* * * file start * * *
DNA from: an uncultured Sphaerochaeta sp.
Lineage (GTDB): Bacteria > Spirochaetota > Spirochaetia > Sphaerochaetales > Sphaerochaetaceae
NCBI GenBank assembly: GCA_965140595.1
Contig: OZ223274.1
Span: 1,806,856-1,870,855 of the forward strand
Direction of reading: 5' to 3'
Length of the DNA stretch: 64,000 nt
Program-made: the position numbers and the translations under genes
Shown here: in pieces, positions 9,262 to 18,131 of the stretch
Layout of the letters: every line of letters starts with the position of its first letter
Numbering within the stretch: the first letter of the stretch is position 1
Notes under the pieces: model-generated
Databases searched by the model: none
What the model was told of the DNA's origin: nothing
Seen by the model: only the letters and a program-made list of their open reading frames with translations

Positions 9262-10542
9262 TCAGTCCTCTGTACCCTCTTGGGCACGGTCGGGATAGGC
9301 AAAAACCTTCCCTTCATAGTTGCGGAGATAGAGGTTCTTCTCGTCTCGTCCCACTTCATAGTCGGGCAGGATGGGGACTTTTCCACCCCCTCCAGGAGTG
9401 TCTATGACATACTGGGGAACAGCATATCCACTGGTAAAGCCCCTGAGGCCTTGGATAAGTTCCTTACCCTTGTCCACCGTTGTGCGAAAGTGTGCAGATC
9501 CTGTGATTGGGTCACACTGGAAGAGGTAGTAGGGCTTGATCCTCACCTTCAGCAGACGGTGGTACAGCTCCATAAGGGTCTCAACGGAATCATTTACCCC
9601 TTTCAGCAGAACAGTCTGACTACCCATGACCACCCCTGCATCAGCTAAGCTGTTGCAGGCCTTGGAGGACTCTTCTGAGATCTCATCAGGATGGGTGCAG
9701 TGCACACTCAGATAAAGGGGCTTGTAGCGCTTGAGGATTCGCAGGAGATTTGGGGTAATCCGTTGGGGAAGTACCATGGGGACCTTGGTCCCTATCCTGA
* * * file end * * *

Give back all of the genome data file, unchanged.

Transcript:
DNA from: an uncultured Sphaerochaeta sp.
Lineage (GTDB): Bacteria > Spirochaetota > Spirochaetia > Sphaerochaetales > Sphaerochaetaceae
NCBI GenBank assembly: GCA_965140595.1
Contig: OZ223274.1
Span: 1,806,856-1,870,855 of the forward strand
Direction of reading: 5' to 3'
Length of the DNA stretch: 64,000 nt
Program-made: the position numbers and the translations under genes
Shown here: in pieces, positions 9,262 to 18,131 of the stretch
Layout of the letters: every line of letters starts with the position of its first letter
Numbering within the stretch: the first letter of the stretch is position 1
Notes under the pieces: model-generated
Databases searched by the model: none
What the model was told of the DNA's origin: nothing
Seen by the model: only the letters and a program-made list of their open reading frames with translations

Positions 9262-10542
9262 TCAGTCCTCTGTACCCTCTTGGGCACGGTCGGGATAGGC
9301 AAAAACCTTCCCTTCATAGTTGCGGAGATAGAGGTTCTTCTCGTCTCGTCCCACTTCATAGTCGGGCAGGATGGGGACTTTTCCACCCCCTCCAGGAGTG
9401 TCTATGACATACTGGGGAACAGCATATCCACTGGTAAAGCCCCTGAGGCCTTGGATAAGTTCCTTACCCTTGTCCACCGTTGTGCGAAAGTGTGCAGATC
9501 CTGTGATTGGGTCACACTGGAAGAGGTAGTAGGGCTTGATCCTCACCTTCAGCAGACGGTGGTACAGCTCCATAAGGGTCTCAACGGAATCATTTACCCC
9601 TTTCAGCAGAACAGTCTGACTACCCATGACCACCCCTGCATCAGCTAAGCTGTTGCAGGCCTTGGAGGACTCTTCTGAGATCTCATCAGGATGGGTGCAG
9701 TGCACACTCAGATAAAGGGGCTTGTAGCGCTTGAGGATTCGCAGGAGATTTGGGGTAATCCGTTGGGGAAGTACCATGGGGACCTTGGTCCCTATCCTGA